This is a bone of contention in the Common Core with many teachers. The 50/50 literature/informational text split is proscribed for all grades. If we were talking about high school students, there might be less frustration over this. With third grade students, who will have to pass this new test to move on to fourth grade, this is a huge transition. While schools have had three years to start the transition to Common Core, they haven’t had this split in mind.
C.8.6 English/language arts items aligning to each passage should include single and/or two part multiple choice items as well as short, constructed responses to text-dependent questions. One extended response item should be drawn from a paired or multiple-text passage set. Extended writing prompts should allow students to produce opinion/ arguments, informative/explanatory responses, and narratives. Grade 3 students should be able to generate a summary as well.
While the writing tests for fifth and eighth grade will now be separate, all grades will have to show proficiency by writing. And who will score all of these student-written responses? We’ll get to that in a bit. I’m going in order.
C.12.3 The proposal must include details as specified below about its computer-based testing delivery system. The proposal must list a minimum of three customers, within the preceding twenty-four months, utilizing the base platform proposed, or list a minimum of three customers utilizing fully customized platforms within the preceding twenty-four months. Their names, titles, email addresses, and phone numbers must be included in the proposal. The supplier must be prepared to demonstrate significant portions of the proposed system during the proposal review meeting.
This is pretty self-explanatory. The proposal continues talking about technology specifications and requirements of the vendor, including:
C.13.1 Support all eligible devices that meet the specifications in the Table 6. The supplier must also commit to continued support for future updates made available on the latest version of Partnership for Assessment of Readiness for College and Careers’ (PARCC) Technology Guidelines that can be found at (http://www.PARCConline.org/technology).Other assistive technologies may be needed for students requiring accommodations.
So we’re still not entirely pulling away from PARCC. We just love them for their technology specs.
C.30.1 The supplier shall describe the online accommodations that are available for administration of the test to students with disabilities and to students with limited English proficiency (LEP). Suppliers should refer to the existing Oklahoma policies in this regard which can be found in Appendix B of this RFP. The proposal shall confirm that the test can be administered according to these policies. If there are variations of accommodations to be proposed by the supplier, this should be made clear in the proposal.
C.30.5 Describe how the needs of students with disabilities and limited English proficiency were included in the early development of the proposed test items and the extent to which such students were included in field tests and other related studies.
Together, these two sections give us our only glimpse into the treatment of special education students by OCCRA. Accommodations will be made. I’m glad they were specific.
C.36.2 The SDE requires that written responses be read and scored by two sources with at least one of those sources being a human reader. This may include a machine score and a human score. If using a machine score the supplier shall address appropriate procedures to ensure validity and reliability.
E.18.1.3 All multiple-choice items will be machine-scored/computer-scored, and short constructed response items can be hand scored by humans or by Artificial Intelligence (AI). Reporting of scores on these items will be based on the procedures specified by the SDE and will include results at the domain level. The supplier will hand score any documents containing student responses upon SDE request to verify student scores.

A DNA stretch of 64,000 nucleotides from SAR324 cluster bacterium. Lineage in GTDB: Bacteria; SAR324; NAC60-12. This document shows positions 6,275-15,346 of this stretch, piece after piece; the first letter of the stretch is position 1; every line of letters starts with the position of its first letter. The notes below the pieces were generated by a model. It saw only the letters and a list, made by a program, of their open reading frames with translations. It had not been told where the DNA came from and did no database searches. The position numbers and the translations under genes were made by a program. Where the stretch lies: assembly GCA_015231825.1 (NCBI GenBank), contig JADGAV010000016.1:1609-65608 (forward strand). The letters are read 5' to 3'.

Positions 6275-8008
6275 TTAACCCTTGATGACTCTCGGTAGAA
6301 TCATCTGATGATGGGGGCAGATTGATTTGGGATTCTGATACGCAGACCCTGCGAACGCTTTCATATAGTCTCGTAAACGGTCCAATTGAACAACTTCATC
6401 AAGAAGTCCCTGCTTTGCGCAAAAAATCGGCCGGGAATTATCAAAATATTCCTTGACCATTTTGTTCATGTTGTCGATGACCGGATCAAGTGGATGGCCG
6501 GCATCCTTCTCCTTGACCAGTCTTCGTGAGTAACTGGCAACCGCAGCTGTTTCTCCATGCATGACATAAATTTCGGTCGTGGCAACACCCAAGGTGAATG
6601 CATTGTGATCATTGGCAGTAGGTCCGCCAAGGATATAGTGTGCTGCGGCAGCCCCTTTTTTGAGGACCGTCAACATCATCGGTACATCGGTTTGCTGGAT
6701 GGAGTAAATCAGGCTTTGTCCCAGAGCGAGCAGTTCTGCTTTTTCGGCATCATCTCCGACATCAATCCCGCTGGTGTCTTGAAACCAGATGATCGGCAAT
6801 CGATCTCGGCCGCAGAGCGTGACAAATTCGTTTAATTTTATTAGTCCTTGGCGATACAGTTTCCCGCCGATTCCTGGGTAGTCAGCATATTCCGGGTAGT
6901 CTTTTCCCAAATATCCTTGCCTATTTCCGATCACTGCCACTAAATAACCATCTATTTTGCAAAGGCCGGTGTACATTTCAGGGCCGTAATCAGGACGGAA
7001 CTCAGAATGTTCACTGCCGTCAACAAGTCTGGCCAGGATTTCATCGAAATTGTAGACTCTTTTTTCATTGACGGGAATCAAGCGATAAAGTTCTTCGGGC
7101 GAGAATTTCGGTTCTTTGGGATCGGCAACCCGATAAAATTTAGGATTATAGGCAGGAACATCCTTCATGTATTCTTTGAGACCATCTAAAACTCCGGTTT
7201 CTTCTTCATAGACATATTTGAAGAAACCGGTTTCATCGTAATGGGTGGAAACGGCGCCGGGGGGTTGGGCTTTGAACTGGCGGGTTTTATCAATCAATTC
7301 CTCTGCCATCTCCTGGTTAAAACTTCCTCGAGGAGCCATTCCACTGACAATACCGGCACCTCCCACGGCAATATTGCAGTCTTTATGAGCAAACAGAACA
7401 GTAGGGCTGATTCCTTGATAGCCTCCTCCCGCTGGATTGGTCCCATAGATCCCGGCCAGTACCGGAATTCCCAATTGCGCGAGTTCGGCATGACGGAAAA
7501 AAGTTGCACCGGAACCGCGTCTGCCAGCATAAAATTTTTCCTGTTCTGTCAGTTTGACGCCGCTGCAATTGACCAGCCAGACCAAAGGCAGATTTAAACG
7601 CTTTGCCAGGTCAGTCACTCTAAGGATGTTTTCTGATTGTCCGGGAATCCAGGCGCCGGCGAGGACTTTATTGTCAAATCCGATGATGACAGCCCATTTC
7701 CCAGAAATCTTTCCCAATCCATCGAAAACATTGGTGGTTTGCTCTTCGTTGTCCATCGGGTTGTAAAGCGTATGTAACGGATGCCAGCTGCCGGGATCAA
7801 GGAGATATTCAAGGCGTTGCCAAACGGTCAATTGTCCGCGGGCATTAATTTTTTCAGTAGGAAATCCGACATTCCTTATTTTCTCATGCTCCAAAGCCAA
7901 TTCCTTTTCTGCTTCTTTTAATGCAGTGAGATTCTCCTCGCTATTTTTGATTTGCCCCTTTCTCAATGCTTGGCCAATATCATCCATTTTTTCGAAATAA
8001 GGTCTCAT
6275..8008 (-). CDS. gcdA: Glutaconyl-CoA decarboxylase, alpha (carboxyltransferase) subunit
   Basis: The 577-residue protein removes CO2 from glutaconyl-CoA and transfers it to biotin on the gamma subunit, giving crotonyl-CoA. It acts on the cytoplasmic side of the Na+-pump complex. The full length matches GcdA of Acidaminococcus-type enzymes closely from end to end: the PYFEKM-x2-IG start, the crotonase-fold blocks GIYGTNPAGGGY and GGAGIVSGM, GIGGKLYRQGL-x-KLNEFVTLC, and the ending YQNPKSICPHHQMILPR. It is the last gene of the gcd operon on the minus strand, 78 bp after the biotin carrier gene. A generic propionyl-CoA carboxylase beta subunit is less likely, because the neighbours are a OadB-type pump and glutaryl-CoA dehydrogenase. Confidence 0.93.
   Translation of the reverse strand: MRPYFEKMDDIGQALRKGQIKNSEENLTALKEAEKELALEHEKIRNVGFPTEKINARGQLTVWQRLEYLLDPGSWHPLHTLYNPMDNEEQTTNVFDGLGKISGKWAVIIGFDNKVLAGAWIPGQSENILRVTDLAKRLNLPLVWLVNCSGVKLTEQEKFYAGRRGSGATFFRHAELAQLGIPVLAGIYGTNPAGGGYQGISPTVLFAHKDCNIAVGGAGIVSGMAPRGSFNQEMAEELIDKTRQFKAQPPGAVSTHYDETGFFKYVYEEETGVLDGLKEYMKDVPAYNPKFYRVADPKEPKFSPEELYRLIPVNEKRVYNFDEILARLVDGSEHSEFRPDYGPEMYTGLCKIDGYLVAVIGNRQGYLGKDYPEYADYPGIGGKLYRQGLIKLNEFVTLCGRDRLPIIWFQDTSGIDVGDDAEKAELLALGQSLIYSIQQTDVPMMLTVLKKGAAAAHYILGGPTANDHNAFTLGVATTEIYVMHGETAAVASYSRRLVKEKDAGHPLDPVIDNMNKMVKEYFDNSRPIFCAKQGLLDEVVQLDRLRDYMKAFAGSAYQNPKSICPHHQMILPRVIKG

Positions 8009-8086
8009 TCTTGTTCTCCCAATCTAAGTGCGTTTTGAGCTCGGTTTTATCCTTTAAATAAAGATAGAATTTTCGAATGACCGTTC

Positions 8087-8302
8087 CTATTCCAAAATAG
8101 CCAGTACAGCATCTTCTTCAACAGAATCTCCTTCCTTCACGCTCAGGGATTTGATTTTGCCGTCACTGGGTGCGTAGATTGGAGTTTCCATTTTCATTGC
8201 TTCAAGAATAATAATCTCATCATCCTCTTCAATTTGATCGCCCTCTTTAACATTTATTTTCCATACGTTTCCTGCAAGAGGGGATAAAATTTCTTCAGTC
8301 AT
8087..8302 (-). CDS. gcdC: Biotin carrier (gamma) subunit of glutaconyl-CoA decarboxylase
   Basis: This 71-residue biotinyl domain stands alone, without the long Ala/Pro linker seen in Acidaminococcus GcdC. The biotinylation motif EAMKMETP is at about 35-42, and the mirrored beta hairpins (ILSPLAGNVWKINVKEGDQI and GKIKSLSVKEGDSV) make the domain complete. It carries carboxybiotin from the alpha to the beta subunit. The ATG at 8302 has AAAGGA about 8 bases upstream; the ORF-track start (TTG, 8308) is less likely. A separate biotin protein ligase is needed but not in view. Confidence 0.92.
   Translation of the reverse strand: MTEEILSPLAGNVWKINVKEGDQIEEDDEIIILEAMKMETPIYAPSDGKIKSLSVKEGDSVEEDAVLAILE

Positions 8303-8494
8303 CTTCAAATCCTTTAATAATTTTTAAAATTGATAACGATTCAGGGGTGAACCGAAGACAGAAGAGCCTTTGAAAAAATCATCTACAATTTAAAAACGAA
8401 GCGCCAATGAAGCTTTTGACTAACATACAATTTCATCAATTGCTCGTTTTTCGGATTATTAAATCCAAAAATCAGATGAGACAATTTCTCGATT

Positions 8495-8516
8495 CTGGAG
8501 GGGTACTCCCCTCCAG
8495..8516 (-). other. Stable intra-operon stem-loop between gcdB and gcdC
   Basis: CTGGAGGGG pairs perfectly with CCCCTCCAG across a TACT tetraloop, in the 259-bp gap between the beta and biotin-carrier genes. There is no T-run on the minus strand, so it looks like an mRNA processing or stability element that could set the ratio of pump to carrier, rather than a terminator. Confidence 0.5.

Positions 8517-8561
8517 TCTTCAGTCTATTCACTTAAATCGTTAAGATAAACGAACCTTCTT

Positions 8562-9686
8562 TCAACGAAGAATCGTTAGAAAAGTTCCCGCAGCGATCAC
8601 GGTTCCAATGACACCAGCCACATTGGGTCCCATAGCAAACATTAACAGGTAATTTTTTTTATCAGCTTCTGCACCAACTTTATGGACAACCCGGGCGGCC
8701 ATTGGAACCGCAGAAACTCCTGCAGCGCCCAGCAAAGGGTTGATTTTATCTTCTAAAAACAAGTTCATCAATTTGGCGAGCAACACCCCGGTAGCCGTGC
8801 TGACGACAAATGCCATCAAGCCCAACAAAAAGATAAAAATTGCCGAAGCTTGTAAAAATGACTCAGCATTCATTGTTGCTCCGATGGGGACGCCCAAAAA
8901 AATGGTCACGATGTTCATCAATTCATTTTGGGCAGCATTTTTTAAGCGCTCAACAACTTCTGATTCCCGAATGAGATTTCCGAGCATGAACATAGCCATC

Now we’re there. We casually enter the world of machine-scored essays and AI-scored constructed response items. It comes not as a thump at your door, but in a sub-clause of a sub-clause of a business document.
E.20.1 The supplier will conduct standard settings for each content and all grade levels following the Spring 2015 test administration. The SDE will approve the method for setting standards. The supplier will provide psychometricians and content area specialists to facilitate the standard setting meetings. The procedures shall include creating descriptors of what students can do at each of five performance levels. The performance level descriptors are to be unique to each content area. The supplier shall supply evidence of successful standard settings for large-scale assessment programs. The supplier will provide psychometricians and to assist with the information needed for the presentation of cut scores at state board meetings.
We all know how much input educators had this year in standard setting. Their recommendations largely went ignored.
That’s the heft of the RFP. I do want to turn back to page 10 for a moment – back in the legal mumbo jumbo. I did a keyword search for penalty, and I found this:
B.3. Penalty Clause
B.3.1. Once completion dates are mutually agreed upon, and the supplier fails to perform any of the services and/or make deliveries within the time Specified in the contract, or any extension period, the supplier shall in place of actual damages, pay the State of Oklahoma the sum of $15,000 per Calendar day for delayed services/deliveries. The supplier shall NOT be charged when delay in performance and or delivery arises out of causes beyond the control and without fault or negligence of the supplier.
B.3.2. Failure to correct any errors in materials or prevent disruptions that negatively alter the ability to administer the test, to use the score reports, or that denigrates confidence in the testing program will be viewed as a violation of the contract and the will pay liquidated damages to the SDE in the amount of 3% of the total annual contract amount for each day during which the online, electronic, paper, print or other document is incorrect until a corrected online, electronic, paper, print or other document approved by the SDE is distributed by the supplier. SDE agrees that when liquidated damages become a possibility, it will expedite its responses and requirements in this regard in an effort to limit the amount of liquidated damages.
I guess we’ve learned at least one thing.
By the way, if you haven’t read Rob Miller’s analysis of how OCCRA will impact his middle school, I encourage you to give it a look.